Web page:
The liqueed gas container 1 does not include various elements and parts which are employed in standard commercial units of this type, since such parts are not relevant to the invention. These parts are omitted for the fact of clarity; however, it is understood that the container 1 and associated elements will be provided in practice with parts and accessories required for etiicient operation and well known to those skilled in the art.
In the simplified form shown in FIGURE 1, container 1 includes an inner shell 2 and an outer shell 3 of similar shape and spaced from the inner shell, the intervening space preferably being evacuated. Inner shell 2 may be fabricated from aluminum, stainless steel, or glass. Outer shell 3 may be fabricated from carbon steel, aluminum, brass, or glass. A cylindrical neck 4 extends upwardly from outer shell 3 and is spaced from cylindrical neck 5 which extends upwardly from inner shell 2. The space between necks 4 and 5 is sealed by a downward extension of cap 6, of insulating material.
The liquid level capacitance probe 7 is inserted through the center of cap 6 and extends substantially to the bottom of inner shell 2. Capacitor probe 7 consists of a central tube 8 and a concentric outer tube 9 uniformly spaced from said tube 8. The capacitance probe 7 is mounted in uniformly spaced relation at the upper ends in plug 10, which is fitted into cap 6. An electrical connection is provided from the capacitance probe 7 to an electrical circuit for indicating the level of liquid 11.
The electrical connection may consist, for example, of
wires 12 and 13 which may be brought out through plug 10.
The electrical circuit for indicating the liquid level may include any one of various circuits well known to those skiled in the art, see for example, those indicated in U.S. Patent Nos. 2,807,956 and 2,882,728.
In the preferred embodiment of the present invention, the tubes 8 and 9 of the capacitance probe 7 are fabricated from a sintered porous metal such as stainless steel. The preferred material will have approximately 50% voids. If means were not provided for free transfer of the gas generated within capacitance probe tubes 8 and 9 and the Dewar ullage space, the differential pressures between the interior of the tubes and the exterior of the tubes, within the Dewar, would give a false liquid level reading. The best known present method, up to the advent of the present invention, of venting the gas generated within the capacitor tubes is by means of holes in the upper portion of said tubes. It has been found that gas can not be vented fast enough by using this method to stop surging and differential pressures without destroying the homogeneous, concentric, electrostatic field necessary for accurate operation of the gage.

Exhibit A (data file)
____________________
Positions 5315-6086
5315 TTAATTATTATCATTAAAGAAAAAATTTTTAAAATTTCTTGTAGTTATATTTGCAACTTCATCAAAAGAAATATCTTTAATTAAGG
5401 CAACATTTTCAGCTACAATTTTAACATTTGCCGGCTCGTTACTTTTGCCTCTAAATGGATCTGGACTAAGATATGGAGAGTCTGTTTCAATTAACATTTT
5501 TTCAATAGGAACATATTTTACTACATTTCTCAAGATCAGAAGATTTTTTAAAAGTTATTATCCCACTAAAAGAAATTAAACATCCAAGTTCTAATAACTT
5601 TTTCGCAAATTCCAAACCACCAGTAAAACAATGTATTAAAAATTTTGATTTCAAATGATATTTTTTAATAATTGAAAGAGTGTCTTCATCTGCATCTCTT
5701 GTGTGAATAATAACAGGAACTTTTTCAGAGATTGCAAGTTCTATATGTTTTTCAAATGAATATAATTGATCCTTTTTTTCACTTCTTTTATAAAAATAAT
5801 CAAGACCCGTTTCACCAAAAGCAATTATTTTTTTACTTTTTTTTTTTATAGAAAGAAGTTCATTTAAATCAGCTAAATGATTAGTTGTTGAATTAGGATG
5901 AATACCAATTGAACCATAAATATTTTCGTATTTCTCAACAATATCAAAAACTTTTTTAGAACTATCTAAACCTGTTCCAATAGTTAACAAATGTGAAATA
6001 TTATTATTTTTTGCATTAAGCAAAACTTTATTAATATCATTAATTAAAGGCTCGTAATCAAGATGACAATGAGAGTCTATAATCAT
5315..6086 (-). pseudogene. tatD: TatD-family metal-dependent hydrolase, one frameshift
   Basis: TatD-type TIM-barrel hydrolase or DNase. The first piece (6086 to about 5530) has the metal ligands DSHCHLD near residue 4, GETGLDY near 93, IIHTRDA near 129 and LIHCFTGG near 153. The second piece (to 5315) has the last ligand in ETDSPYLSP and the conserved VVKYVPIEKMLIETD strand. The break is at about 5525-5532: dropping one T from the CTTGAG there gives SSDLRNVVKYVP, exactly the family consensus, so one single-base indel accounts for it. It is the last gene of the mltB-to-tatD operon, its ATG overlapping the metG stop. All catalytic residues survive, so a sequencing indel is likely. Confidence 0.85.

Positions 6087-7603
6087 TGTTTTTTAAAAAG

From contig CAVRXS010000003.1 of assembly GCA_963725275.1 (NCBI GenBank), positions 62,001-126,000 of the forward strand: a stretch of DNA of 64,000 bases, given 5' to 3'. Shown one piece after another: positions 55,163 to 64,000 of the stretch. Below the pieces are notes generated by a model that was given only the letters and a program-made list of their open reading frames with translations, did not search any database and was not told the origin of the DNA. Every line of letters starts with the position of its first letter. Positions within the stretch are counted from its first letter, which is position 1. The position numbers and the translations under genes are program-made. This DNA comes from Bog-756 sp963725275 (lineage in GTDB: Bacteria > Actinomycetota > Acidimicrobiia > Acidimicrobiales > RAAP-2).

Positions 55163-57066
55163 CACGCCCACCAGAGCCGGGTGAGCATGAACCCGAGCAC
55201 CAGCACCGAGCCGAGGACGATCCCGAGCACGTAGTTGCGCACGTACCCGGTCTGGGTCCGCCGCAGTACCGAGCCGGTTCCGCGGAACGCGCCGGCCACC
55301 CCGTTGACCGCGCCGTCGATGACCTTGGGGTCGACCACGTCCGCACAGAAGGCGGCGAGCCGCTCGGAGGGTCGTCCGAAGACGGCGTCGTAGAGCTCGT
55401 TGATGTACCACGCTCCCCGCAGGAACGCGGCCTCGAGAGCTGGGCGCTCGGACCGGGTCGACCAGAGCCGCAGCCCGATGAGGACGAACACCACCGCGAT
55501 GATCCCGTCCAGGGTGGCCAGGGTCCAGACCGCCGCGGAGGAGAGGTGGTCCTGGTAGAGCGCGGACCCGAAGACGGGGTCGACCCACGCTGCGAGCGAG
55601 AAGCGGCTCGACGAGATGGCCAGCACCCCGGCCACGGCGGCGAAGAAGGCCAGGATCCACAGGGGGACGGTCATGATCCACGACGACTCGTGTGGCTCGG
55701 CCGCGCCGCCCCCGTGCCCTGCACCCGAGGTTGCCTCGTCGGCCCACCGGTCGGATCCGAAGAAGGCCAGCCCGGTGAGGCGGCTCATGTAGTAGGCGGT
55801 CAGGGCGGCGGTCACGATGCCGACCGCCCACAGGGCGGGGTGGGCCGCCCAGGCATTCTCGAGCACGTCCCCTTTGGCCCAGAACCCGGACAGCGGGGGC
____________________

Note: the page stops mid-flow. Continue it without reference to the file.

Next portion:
Although but one embodiment of the invention has been illustrated and described in detail, it is to be expressly understood that the invention is not limited thereto. Various changes can be made in the design and arrangement of the parts without departing from the spirit and scope of the invention as the same will now be understood by those skilled in the art.
What is claimed is:
1. In a liquid level capacitance probe for liquefied gases comprising two concentric tubes which form the capacitor and means for connecting said concentric tubes to an electrical capacitance indicating circuit, the improvement consisting of said -two concentric tubes being constructed from sintered porous metal having approxi- References Cited by the Examiner mately 50% voids whereby a free transfer of gas may UNITED STATES PATENTS occur through said material.
2. In a system for measuring a varying amount of 2752543 6/56 Smth -r 317""246 liquefied gas comprising a double walledl container, tvvor 5 882,728 4/59 Zlto 73304 concentric metal tubes forming a liquid level capacitance 3050386 8/62 Von Bohren et al 29-182 probe disposed Within said container, means for connect- OTHER REFERENCES ing said probe to an electrical capacitance measuring National Bureau of Standards Technical News BHL circuit, the improvement consisting of said two concentric latin, VOL 3,8J January 1954I pp 3 4 metal tubes being fabricated from sintered, porous, stainl0 less steel having approximately 50% voids. JOHN F. BURNS, Primary Examiner.